Among the donors of this period stands out Nándor Lajos Varga with his one hundred gorgeous files, painter József Bene, who in 1977 donated seventy works to the museum (the Bene-collection, which until 1992 was situated in building nr 3 of the central unit of the museum), and a member of the family of painter Albert Nagy, who donated several dozen paintings and sculptures.

In 1970 the art gallery gained partial independence. First a Jenő Gyárfás Memorial was made in a monument building designed by him, and then in 1978 the gallery was given a separate headquarters in the monument building in the city centre called Bazaar. That period was marked by the personality of graphic artist Imre Baász, who had been working there between 1976 and 1982. The activities from the Bazaar – in the given circumstances – were carried out according to a self-organizing, autonomous policy.

Another initiative of Imre Baász was an event of national importance called Medium, which presented contemporary experimenting tendencies in art. It was a real muster of young artists and groups, involved in experimental art just about tolerated (or not) by the communist regime. Artists beginning their career at the Medium are now outstanding and determining personalities of the art world in Transylvania and Hungary. Although Imre Baász was fired from the museum because of “disciplinary issues”, he continued to take part in the art life of the county as an organizer.

In the 1980s the spiritual expansion continued. Under the coordination of Mihály Jánó was opened an interactive “chat” aiming aesthetic education called Why do I like it? The register of the works and the depositing surface was modernized, and the entire material of the art gallery was scientifically assessed. In spite of the heavy political atmosphere we were able to open exhibitions like the one presenting the works of the Nagybánya artists’ colony or the commemorative exhibition of Borbála Bocz. Under the given circumstances, organizing and carrying out the jubilee exhibition of the artists of Háromszék on the 25th anniversary of the Association of the Romanian Artists was also a difficult task.

Although the euphoria of the 1989 events was followed by a quick sobering up, there was still a real feeling of relief. The opening of the borders and the liveliness of public life had a good influence on the cultural and art institutions as well. The number of events was rising, and the guest exhibitors (especially from Hungary) were again accompanied by concerts, book or film launchings. On the level of Hungarian–Hungarian relations, there is an active communication and interaction with “Laczkó Dezső” Museum from Veszprém, with the National Gallery from Budapest, respectively with the artist associations from Nyíregyháza and Veszprém. The Medium 2. (1991) exhibition, organized by Imre Baász was of an outstanding importance, aiming the integration into the international art life. An effective partnership was formed with the Van Gogh Museum of Amsterdam on the occasion of a common poster exhibition in 1993. Our rich Mattis-Teutsch material linked us with the art museums of Gent and Antwerp and with the Kunsthaus of Munich.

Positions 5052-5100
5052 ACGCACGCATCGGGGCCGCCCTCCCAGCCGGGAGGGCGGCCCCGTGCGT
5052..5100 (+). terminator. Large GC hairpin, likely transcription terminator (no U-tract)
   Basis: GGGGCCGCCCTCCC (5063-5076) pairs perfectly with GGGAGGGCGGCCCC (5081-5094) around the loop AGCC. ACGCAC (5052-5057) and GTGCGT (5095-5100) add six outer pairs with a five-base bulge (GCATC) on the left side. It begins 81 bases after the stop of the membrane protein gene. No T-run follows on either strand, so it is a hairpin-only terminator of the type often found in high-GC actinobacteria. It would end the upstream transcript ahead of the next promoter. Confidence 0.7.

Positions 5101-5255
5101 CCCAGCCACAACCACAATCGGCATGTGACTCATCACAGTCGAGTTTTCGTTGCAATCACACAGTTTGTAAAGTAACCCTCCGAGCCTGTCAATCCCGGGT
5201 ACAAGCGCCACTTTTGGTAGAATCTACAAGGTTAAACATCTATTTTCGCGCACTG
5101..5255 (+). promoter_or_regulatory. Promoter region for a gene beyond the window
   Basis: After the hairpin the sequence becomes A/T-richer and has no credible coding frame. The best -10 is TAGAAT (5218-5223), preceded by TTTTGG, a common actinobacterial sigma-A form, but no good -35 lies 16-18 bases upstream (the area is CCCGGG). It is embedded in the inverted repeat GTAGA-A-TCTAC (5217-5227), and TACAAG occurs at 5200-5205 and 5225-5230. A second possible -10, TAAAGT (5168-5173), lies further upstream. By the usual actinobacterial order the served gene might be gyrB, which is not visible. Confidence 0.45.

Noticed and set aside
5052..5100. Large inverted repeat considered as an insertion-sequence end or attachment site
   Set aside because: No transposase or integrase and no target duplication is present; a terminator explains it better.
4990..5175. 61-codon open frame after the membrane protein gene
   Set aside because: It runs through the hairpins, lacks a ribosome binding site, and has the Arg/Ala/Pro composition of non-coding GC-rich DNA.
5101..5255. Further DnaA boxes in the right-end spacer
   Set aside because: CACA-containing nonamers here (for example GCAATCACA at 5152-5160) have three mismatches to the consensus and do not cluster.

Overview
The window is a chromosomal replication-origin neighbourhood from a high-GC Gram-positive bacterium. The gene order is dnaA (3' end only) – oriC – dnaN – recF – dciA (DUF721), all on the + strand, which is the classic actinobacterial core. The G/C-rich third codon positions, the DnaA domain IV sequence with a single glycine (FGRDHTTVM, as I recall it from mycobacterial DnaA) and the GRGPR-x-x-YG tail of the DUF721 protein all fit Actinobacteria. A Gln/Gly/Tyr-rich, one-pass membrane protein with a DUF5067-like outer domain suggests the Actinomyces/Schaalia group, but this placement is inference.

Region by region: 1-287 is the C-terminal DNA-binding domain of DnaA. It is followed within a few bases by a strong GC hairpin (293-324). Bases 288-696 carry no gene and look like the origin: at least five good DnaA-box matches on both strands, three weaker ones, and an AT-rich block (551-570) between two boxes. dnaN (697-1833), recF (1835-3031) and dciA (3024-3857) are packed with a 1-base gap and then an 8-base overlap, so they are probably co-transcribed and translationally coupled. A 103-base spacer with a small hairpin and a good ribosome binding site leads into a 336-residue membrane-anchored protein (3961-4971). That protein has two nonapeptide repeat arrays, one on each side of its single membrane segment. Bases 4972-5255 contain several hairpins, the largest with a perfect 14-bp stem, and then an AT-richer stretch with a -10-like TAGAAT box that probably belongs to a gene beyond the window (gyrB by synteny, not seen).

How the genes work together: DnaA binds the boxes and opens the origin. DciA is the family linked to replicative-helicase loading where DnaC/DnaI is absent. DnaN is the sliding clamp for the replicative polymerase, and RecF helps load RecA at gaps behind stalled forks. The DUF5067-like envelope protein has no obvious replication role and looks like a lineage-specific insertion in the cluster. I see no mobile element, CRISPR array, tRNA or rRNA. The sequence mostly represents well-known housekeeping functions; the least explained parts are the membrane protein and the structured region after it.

The increase of events in the art gallery was also influenced by the fact that the “Üvegcsűr” contemporary art gallery became the victim of a non-conception privatization. The lost function of the contemporary art gallery – temporary exhibitions of contemporary artists – had to be taken over by the other gallery. Therefore this small institution is the place for both experimental and classical exhibitions and art events. The general objective is leaning towards a postmodern search for alternatives by comparing or confronting similarities and differences within traditions. A good example is the analysis of the theme Tetemrehívás, where contemporary artists were trying to re-interpret the traditions of János Arany and Jenő Gyárfás through the lenses of present-day mentality.

At the middle of the 1990s we started the inner modernization of the building and the partial consolidation of the clock tower. The inner spaces of the building have become more functional and have regained their initial splendour. Although the rooms have a more logical structuring and the modification of the entrance hall and corridors enlarged the exhibiting surface, the art gallery has grown out of this present location too. Almost half of the existing surface (around 450 m) serves for the permanent exhibition (Pantheon) and this is very little if we take into consideration the size of the collection, as only 10% of the registered works are permanently exhibited. The gallery tries to compensate this lacuna with the periodical change of the exhibited basic material. The remaining surfaces are for temporary exhibitions and venues for writer–reader meetings or concerts of classical music. The professional artists can cover the rent with their works; therefore the expanding of the collection is somewhat assured in spite of the very poor allocation of financial resources.